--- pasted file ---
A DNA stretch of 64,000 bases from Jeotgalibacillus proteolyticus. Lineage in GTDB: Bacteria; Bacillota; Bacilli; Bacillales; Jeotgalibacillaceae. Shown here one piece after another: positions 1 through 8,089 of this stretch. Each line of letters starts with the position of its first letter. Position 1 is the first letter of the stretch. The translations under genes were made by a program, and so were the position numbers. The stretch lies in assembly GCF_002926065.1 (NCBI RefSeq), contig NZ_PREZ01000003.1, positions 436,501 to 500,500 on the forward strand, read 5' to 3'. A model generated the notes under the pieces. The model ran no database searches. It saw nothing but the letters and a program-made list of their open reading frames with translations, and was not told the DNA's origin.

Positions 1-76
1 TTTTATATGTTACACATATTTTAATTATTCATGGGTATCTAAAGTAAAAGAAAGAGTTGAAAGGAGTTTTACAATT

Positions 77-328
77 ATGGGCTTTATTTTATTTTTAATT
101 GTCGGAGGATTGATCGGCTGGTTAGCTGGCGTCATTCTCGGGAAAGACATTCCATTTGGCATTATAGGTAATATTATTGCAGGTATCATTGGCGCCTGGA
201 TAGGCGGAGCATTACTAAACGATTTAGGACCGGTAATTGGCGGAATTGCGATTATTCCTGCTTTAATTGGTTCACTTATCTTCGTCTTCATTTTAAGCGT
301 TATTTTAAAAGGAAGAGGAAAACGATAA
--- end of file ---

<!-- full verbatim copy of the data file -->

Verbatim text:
A DNA stretch of 64,000 bases from Jeotgalibacillus proteolyticus. Lineage in GTDB: Bacteria; Bacillota; Bacilli; Bacillales; Jeotgalibacillaceae. Shown here one piece after another: positions 1 through 8,089 of this stretch. Each line of letters starts with the position of its first letter. Position 1 is the first letter of the stretch. The translations under genes were made by a program, and so were the position numbers. The stretch lies in assembly GCF_002926065.1 (NCBI RefSeq), contig NZ_PREZ01000003.1, positions 436,501 to 500,500 on the forward strand, read 5' to 3'. A model generated the notes under the pieces. The model ran no database searches. It saw nothing but the letters and a program-made list of their open reading frames with translations, and was not told the DNA's origin.

Positions 1-76
1 TTTTATATGTTACACATATTTTAATTATTCATGGGTATCTAAAGTAAAAGAAAGAGTTGAAAGGAGTTTTACAATT

Positions 77-328
77 ATGGGCTTTATTTTATTTTTAATT
101 GTCGGAGGATTGATCGGCTGGTTAGCTGGCGTCATTCTCGGGAAAGACATTCCATTTGGCATTATAGGTAATATTATTGCAGGTATCATTGGCGCCTGGA
201 TAGGCGGAGCATTACTAAACGATTTAGGACCGGTAATTGGCGGAATTGCGATTATTCCTGCTTTAATTGGTTCACTTATCTTCGTCTTCATTTTAAGCGT
301 TATTTTAAAAGGAAGAGGAAAACGATAA